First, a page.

Institutions represent, more or less, nuclei of experts who are 
attacking specific problems, obstructions, and maladjustments 
which occur in this onward process. 


The church has been organized in the past on the authori- 
tarian and hierarchical basis. Admission came through sub- 
mission to a standardized creed or experience. Its function 
was an otherworldly salvation. It sought to redeem indi- 
viduals out of the group. To function in the democracy of 
today the church must reorganize and redirect its activities. 
It must find the ideals, standards, and values as they emerge 
in the social process which are of highest utility to the group 
and enhance and reinforce these with the religious sanction, 
motive, and fervor. It will seek to build up social and moral 
attitudes in the entire community. Free play will be given 
for originality and individuality in religious experience and 
in the expression of that experience. Its great objective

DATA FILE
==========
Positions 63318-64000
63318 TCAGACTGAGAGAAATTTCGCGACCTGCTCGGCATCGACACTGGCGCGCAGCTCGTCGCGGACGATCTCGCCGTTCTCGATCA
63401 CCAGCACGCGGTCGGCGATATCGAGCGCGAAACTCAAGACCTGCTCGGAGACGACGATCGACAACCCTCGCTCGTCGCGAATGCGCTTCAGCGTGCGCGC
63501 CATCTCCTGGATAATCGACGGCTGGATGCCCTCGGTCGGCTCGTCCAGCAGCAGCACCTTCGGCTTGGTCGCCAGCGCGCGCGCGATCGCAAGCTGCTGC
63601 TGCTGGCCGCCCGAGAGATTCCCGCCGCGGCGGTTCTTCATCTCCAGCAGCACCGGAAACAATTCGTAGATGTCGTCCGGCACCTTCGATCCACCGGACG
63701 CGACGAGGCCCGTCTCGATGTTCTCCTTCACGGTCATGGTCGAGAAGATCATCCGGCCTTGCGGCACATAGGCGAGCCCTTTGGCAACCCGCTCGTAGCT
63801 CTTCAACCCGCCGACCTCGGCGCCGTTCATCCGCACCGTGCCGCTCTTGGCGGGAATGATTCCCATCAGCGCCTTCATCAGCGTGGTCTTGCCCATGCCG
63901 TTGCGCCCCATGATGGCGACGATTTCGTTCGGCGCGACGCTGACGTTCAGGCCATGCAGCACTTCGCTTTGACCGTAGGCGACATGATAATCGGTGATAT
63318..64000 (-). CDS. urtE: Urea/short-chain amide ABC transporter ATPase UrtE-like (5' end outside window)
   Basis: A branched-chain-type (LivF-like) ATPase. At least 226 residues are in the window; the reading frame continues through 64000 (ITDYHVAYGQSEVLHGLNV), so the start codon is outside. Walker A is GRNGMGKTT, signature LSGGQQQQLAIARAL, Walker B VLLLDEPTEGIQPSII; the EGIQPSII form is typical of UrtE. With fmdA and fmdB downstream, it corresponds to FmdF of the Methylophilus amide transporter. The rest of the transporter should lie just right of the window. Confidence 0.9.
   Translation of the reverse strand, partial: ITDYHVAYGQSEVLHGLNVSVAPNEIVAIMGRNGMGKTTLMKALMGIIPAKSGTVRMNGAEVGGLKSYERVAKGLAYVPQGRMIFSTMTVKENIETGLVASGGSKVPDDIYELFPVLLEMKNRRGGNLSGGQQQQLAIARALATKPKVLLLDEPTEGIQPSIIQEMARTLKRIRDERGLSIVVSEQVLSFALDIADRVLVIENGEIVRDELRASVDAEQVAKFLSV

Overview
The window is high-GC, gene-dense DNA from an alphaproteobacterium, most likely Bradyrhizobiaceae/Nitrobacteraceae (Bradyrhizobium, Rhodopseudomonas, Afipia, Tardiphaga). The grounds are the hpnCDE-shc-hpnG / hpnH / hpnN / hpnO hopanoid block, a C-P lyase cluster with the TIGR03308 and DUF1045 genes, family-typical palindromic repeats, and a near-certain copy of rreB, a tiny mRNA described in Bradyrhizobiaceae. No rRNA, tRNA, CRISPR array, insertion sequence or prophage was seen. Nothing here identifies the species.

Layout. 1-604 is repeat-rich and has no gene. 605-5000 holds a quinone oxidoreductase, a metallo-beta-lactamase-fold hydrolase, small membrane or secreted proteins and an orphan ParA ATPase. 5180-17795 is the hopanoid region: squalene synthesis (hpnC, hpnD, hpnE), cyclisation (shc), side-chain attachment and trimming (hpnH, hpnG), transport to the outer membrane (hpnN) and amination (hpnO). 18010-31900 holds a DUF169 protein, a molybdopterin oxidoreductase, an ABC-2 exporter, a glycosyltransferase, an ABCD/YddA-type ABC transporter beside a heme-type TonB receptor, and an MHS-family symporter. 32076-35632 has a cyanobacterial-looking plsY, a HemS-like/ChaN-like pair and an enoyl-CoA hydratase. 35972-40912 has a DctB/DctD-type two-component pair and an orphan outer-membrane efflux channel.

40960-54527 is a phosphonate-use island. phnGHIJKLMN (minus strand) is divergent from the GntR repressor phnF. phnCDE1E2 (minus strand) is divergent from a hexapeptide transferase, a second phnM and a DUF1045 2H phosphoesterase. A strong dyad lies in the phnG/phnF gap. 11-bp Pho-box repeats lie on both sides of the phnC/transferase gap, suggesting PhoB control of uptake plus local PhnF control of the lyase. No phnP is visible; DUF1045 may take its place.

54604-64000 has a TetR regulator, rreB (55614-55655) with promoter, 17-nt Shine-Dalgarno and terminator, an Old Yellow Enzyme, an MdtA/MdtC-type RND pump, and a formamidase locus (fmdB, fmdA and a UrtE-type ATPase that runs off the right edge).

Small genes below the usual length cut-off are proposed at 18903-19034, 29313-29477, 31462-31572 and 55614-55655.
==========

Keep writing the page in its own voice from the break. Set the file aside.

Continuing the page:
will be the redemption of the group rather than of the lone 
individual. 'But the redemption and social regeneration of 
the individual will ever be one of the methods of group regenera- 
tion. All individuals who have the social passion will be 
members of this church. Its immediate objectives will be in 
its own community. But it will also orient itself to the world- 
community of which, increasingly, we are an effective part. 
Thus we shall have the church fulfilling its function in a 
democracy. So long as standards, ideals, and values are the 
moving dynamic forces in society, so long as human aspirations 
reach out toward an unseen, unrealized yet constraining goal, 
so long as the great facts of mystery, death, and imperfection 
abide, man will have a religion. In a democracy the religious 
spirit should permeate the total process. And the church's 
function is to impregnate the process with the religious spirit. 
Only when we have reached that divine-human democracy 
which Jesus called the Kingdom of God, and we more affec- 
tionately call the brotherhood of man, will there cease to be 
a need of a church.